But above and beyond all the xenophobic look-at-me-aren’t-I-grand-ness of the message, the media made extensive use of a new art form: Art Nouveau. It was a new approach to architecture and art, and it found an echo in almost every other facette of society. Clothing changed, and with it habits. It was a new century, and it required new ways.
The Petit Palais - the Beaux-Arts Museum of Paris - has composed a collage of those different facettes of life in 1900. And it’s been a hit ever since it opened in April.
|Manufacture de Sèvres|
|Mother and child - Paul Troubetzkoy|
And once you’re all dressed up, where do you go? Out! Paris By Night, the next room, covered all the choices ladies - and their accompanying gentlemen, of course - had at their fingertips. Vestiges of the panoply of theaters, music halls and other divertissements of France’s capital. My beloved Montmartre figured well here, with the Chat Noir cabaret and much Toulouse-Lautrec. But on the more seamy side, a small central room (womb?) crystallized the ladies of the night for whom Paris was notorious, with period nudie postcards and even a strange chair from one of the rich men’s brothels. Quite an education, this room.
Each of these rooms was separated from the next by a dark and narrow passage with mirrors on one side and film running on the other. A kind of introduction into the upcoming matter. A nice touch.
The pieces in this remarkable exhibit come not only from the Petit Palais’ own fine collection of Beaux-Arts but also from other Paris museums that focus on this period of art history: the Marmottan and its collection of Monets, the Orsay, which covers the Impressionism period from start to finish, and the Carnavelet, which specializes in the history of Paris. It also includes artworks graciously on loan from private collections and from museums abroad.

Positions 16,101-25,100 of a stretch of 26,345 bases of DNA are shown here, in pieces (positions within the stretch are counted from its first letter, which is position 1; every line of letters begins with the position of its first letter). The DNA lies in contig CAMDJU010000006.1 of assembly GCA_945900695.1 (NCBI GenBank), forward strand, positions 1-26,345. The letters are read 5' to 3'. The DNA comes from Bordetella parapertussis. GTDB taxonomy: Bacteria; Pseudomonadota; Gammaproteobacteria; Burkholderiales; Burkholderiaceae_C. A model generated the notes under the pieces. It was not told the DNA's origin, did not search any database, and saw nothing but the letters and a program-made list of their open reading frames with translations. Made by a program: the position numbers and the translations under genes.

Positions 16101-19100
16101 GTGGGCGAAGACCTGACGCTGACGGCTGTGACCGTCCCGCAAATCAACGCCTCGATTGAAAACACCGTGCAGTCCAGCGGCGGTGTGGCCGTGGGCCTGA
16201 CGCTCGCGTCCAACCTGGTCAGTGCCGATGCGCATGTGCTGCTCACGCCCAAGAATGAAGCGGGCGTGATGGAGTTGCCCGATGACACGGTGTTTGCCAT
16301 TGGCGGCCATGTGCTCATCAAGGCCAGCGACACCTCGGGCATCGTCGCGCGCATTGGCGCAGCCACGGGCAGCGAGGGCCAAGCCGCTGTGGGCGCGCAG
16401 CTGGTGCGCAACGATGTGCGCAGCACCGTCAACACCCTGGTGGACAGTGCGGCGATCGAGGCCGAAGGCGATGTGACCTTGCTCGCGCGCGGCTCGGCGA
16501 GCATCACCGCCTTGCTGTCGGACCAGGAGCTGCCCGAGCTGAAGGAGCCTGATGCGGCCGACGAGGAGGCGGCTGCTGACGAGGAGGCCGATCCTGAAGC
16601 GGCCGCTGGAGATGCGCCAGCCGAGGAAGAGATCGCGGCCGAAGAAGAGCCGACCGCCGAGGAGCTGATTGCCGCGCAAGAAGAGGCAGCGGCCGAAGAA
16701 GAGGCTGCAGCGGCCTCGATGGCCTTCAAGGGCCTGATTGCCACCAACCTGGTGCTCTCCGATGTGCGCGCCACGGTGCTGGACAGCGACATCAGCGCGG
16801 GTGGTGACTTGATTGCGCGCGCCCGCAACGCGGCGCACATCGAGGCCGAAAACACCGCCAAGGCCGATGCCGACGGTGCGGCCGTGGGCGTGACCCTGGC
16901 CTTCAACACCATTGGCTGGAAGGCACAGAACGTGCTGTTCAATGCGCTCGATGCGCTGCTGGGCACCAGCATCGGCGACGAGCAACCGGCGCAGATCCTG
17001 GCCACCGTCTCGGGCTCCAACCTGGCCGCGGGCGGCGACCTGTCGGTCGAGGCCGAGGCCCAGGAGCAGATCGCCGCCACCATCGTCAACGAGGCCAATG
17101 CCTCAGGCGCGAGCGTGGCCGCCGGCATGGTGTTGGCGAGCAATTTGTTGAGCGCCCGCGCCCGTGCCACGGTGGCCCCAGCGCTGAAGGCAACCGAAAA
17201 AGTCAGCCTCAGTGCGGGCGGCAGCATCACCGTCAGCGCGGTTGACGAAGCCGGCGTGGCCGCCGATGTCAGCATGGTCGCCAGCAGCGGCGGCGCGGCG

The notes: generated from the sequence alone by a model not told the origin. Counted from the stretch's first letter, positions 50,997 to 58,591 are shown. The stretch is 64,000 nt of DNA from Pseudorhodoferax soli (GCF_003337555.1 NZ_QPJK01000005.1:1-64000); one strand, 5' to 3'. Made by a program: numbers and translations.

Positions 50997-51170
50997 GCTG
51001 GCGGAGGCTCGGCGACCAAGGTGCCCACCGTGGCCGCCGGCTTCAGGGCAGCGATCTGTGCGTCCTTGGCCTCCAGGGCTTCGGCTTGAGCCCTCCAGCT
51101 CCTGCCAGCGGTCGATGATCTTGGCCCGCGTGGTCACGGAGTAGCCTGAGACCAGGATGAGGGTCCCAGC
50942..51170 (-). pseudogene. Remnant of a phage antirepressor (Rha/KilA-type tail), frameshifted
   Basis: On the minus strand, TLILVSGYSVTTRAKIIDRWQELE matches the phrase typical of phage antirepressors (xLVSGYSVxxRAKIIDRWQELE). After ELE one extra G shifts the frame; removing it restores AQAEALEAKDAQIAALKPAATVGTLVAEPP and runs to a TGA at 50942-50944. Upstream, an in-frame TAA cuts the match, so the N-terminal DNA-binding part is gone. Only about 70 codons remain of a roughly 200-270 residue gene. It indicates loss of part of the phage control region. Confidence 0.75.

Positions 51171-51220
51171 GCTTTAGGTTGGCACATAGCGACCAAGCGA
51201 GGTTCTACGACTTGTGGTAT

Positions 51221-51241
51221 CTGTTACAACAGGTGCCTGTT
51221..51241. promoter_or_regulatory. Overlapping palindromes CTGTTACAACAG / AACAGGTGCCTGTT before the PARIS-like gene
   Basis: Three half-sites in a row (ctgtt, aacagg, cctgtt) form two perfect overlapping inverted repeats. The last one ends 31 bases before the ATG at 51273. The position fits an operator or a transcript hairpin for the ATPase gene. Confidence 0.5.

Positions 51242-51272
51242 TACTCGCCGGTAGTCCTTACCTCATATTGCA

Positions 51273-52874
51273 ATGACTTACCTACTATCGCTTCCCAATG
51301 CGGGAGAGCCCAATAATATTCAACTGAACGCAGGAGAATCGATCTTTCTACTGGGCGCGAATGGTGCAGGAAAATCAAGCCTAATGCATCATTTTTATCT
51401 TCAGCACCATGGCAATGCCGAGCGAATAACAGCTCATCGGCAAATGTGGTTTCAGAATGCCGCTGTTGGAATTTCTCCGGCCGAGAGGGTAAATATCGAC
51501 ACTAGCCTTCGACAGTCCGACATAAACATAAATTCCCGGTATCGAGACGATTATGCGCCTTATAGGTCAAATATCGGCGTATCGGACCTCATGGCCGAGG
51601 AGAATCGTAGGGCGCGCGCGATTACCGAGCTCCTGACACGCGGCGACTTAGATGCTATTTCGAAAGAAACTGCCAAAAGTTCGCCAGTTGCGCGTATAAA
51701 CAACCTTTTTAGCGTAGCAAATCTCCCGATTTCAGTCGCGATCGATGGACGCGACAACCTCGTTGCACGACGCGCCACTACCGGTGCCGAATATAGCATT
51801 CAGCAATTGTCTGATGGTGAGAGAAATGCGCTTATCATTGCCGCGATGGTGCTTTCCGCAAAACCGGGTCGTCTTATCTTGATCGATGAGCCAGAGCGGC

My friends were right in their praise. This is a show that should figure high up on any list of exhibits to be seen.
A suggestion: afterwards, to stay in the Art Nouveau mood, head for a meal at the Gare de Lyon’s Train Bleu or Mollard across from the Gare St. Lazare. Both have a décor that will bring what you’ve seen to life in a delicious way.
April 2 - August 17, 2014
Avenue Winston Churchill
01 53 43 40 00
M° Champs-Elysées Clemenceau
Tuesday-Sunday 10-6, Thursdays to 10 pm
Closed Mondays and holidays
11 €, reduced 8 & 5.50 €